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J Endocrinol Invest. 2012 Oct;35(9):817-23. doi: 10.3275/8102. Epub 2011 Nov 9.

Natural history of gastro-entero-pancreatic and thoracic neuroendocrine tumors. Data from a large prospective and retrospective Italian epidemiological study: the NET management study.

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  • 1Department of Molecular and Clinical Endocrinology and Oncology, Section of Endocrinology, University of Naples "Federico II", Italy.

Abstract

BACKGROUND:

The few epidemiological data available in literature on neuroendocrine tumors (NET) are mainly based on Registry databases, missing therefore details on their clinical and natural history.

AIM:

To investigate epidemiology, clinical presentation, and natural history of NET.

DESIGN AND SETTING:

A large national retrospective survey was conducted in 13 Italian referral centers. Among 1203 NET, 820 originating in the thorax (T-NET), in the gastro-enteropancreatic tract (GEP-NET) or metastatic NET of unknown primary origin (U-NET) were enrolled in the study.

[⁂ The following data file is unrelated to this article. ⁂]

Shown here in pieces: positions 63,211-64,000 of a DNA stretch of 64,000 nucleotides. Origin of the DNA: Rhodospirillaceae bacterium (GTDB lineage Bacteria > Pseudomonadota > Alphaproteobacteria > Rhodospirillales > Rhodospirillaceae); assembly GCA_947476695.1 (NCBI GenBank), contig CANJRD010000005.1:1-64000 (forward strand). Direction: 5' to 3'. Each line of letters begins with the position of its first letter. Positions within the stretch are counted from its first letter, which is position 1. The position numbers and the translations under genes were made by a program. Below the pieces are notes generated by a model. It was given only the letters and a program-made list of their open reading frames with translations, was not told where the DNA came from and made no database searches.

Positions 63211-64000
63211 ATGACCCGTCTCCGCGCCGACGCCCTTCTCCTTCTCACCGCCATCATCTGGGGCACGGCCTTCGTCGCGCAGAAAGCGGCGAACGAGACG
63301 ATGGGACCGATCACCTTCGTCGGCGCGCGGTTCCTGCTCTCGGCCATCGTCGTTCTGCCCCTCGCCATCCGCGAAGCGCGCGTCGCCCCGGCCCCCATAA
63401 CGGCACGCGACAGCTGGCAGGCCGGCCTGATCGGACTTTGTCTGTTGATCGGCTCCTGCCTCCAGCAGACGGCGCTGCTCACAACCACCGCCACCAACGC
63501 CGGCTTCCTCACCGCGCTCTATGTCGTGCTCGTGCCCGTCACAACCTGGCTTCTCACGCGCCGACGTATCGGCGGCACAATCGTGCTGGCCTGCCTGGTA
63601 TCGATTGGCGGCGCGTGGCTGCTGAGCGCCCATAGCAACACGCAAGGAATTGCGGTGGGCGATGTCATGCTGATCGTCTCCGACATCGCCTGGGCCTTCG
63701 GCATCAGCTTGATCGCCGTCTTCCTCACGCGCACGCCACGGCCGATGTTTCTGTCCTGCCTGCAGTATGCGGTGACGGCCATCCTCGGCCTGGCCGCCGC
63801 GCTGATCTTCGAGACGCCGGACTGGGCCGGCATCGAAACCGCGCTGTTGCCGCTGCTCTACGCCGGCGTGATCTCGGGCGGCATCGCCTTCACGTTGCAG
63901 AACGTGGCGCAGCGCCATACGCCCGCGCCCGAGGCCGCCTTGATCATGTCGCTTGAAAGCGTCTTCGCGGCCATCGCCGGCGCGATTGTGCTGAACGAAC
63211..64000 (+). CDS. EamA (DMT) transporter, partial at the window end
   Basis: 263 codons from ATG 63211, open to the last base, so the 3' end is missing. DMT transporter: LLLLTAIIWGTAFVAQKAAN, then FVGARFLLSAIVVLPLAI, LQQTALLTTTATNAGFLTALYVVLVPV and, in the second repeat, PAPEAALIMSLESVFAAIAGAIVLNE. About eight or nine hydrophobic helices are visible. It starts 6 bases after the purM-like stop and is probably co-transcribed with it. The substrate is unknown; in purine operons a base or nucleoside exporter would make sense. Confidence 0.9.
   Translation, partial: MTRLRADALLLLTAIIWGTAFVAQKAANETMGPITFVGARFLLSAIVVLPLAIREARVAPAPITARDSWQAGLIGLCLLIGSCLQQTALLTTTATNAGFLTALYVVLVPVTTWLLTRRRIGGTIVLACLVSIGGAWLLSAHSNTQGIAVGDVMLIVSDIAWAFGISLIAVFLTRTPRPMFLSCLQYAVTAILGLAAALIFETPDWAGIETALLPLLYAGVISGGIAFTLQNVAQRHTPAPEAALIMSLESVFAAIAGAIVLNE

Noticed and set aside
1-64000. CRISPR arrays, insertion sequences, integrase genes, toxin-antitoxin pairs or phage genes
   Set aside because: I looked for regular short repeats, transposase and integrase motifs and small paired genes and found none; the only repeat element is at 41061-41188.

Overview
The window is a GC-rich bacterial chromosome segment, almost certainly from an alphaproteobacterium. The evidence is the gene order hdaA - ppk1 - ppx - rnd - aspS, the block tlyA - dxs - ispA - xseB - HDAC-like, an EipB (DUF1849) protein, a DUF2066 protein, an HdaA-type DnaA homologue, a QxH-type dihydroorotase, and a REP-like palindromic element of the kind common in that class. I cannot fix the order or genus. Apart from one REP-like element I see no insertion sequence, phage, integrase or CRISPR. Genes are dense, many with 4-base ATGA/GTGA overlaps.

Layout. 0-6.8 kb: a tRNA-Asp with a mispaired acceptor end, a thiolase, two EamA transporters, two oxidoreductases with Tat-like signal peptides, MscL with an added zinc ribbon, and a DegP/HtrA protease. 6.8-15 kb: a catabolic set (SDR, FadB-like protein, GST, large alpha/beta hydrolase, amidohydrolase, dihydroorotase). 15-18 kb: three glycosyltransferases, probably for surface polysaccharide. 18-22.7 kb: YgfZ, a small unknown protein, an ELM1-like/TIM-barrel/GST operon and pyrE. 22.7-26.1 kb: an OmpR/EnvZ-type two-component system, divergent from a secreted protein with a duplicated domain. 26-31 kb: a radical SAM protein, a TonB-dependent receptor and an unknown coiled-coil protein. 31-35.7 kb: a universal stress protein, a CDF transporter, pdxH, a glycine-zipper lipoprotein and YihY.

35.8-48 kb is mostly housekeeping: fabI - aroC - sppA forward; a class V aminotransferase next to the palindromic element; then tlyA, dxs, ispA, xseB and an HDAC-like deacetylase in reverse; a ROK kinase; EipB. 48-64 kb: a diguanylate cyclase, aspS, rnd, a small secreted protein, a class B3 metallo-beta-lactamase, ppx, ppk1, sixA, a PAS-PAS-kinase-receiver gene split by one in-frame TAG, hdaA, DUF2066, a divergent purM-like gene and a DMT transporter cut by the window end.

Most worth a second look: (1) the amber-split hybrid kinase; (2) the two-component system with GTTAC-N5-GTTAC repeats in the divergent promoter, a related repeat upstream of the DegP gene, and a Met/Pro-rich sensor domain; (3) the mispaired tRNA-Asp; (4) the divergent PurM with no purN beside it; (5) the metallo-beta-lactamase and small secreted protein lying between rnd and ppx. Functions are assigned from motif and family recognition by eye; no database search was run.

RESULTS:

93% had a sporadic and 7% a multiple endocrine neoplasia type 1 (MEN1)-associated tumor; 63% were GEP-NET, 33% T-NET, 4% U-NET. Pancreas and lung were the commonest primary sites. Poorly differentiated carcinomas were <10%, all sporadic. The incidence of NET had a linear increase from 1990 to 2007 in all the centers. The mean age at diagnosis was 60.0 ± 16.4 yr, significantly anticipated in MEN1 patients (47.7 ± 16.5 yr). Association with cigarette smoking and other non-NET cancer were more prevalent than in the general Italian population. The first symptoms of the disease were related to tumor burden in 46%, endocrine syndrome in 23%, while the diagnosis was fortuity in 29%. Insulin (37%) and serotonin (35%) were the most common hormonal hypersecretions. An advanced tumor stage was found in 42%, more frequently in the gut and thymus. No differences in the overall survival was observed between T-NET and GEP-NET and between sporadic and MEN1-associated tumors at 10 yr from diagnosis, while survival probability was dramatically reduced in U-NET.

CONCLUSIONS:

The data obtained from this study furnish relevant information on epidemiology, natural history, and clinico-pathological features of NET, not available from the few published Register studies.

PMID:
22080849
[PubMed - indexed for MEDLINE]
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